After that, you'll have to find your own method.  I use the aforementioned GTD method and it keeps my inbox at zero. 

To answer your specific question: no, I don't reply to all of them.  I've sent plenty of FYI emails or have cc'd someone because I thought they might have an interest.  You aren't obligated to send a reply to everything.

I think once you listen to the attention management cast, you'll probably feel the same way.


jrumple's picture
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I agree with Andy and found that applying the recommendations in the Attention Management - Distractions cast made short work of my inbox.

One of the ideas I had combining that episode with your situation is that when you have more opportunities for all-day workshops or multiple day conferences, add a longer appointment to your calendar knowing that you'll have more than the usual amount of e-mail to work through. Make it for some time after you return. Add this appointment to your calendar at the same time you add the workshop to your calendar. And the same goes for vacation.

In regards to the difference between voicemail and e-mail, I don't feel that you need to treat them with different importance. I think there is an older episode that discusses how to leave voicemail and in there they discuss that voicemail is mail in the same way that e-mail is mail. It is probably good to go all the way through one inbox before moving to the other inbox, but I don't feel that one is any more important than the other. I could make an argument that High-Ds or High-Is may be more likely to leave a voicemail, while High-Cs or High-Ss may be more likely to leave an e-mail. It isn't a difference in importance as much as a difference in how individuals communicate.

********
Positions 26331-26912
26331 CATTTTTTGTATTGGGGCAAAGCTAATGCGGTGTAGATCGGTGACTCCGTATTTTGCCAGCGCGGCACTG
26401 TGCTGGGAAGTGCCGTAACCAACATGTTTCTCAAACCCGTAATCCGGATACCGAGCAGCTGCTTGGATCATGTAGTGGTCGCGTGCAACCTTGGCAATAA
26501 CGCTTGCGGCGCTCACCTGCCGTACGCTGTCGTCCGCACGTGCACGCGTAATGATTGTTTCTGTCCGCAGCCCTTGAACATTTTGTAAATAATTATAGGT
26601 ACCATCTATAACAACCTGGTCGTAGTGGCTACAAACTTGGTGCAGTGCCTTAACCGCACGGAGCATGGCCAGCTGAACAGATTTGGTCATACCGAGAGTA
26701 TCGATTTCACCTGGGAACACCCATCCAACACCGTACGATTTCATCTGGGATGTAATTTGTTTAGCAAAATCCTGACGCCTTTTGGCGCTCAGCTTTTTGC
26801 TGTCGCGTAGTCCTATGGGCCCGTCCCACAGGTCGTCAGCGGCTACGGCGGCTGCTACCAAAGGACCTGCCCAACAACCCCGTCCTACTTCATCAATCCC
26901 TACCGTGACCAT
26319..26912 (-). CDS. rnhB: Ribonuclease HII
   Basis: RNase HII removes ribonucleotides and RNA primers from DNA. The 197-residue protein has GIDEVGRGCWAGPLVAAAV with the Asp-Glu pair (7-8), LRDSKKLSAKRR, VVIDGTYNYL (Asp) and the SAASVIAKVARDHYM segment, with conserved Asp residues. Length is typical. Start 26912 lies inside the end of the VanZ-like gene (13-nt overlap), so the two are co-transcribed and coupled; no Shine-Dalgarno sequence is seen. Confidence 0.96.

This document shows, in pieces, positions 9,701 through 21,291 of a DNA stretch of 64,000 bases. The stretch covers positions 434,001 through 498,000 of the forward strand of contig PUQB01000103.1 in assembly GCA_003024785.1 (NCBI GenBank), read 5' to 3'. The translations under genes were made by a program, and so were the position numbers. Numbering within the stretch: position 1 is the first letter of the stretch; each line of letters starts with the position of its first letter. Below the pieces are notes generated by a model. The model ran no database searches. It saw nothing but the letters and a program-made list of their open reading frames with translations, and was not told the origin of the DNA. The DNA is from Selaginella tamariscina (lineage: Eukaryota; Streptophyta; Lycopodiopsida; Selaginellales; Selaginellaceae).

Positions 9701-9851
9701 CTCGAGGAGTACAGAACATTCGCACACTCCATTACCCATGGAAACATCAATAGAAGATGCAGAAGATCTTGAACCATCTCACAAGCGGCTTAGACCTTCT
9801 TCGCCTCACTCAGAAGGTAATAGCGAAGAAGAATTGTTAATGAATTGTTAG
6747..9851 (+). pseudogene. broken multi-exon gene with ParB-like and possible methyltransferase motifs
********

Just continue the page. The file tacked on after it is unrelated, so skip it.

lazerus's picture

Check out Michael Linenberger's "Total Workday Control". Turn emails and voicemails into actionable tasks. 

jhack's picture

Why do you have so much email?  If you're not a celebrity or a highly visible executive, your email should not require taking a day out of your weekend to deal with it.  

I've found that high email volumes are related to two behaviors:  being nice, and not letting go.  

Being nice means treating each email as an action item, which requires more than a few seconds of my time.  Someone says, "hey, what about that Friztenheimer contract?" and you spend 12 minutes typing up everything you know about that contract.  Only 10 of those emails and you've lost 2 hours.  Unless you own the account, and your boss is asking, you don't owe a detailed reply.  And once people find out you'll do their work, you'll get a lot of those emails. 

Instead, try answering in only a few seconds.  "Going well."   Done.  

Letting go means, well, not replying.  Replies cascade.  If I reply, the originator re-replies.  The thread doesn't end until someone stops.  That someone can be you.  That starts with only replying to emails directed at you personally, requesting an action on your part.  

So yes, it's OK not to reply - just make sure that you reply to the right ones.  

John Hack

benralph's picture

Hi All

Thanks for the advice it's been really useful.  I can now go home with pretty much an empty inbox after following the advice in the "Attention Management - Distractions" cast.  I wasn't previously a subscriber to the Career Tools podcasts...big mistake and I'm now catching up on about three years of podcasts.  Quite simply I was allowing email to distract me.  I now action ALL my emails in three thrity minute slots during the day.  Some days I have some emails left to action but they just get swept up the next day.

Like a lot of Mark and Mike's advice.. it's obvious what you need to do when they highlight the behaviours requiring adjustment.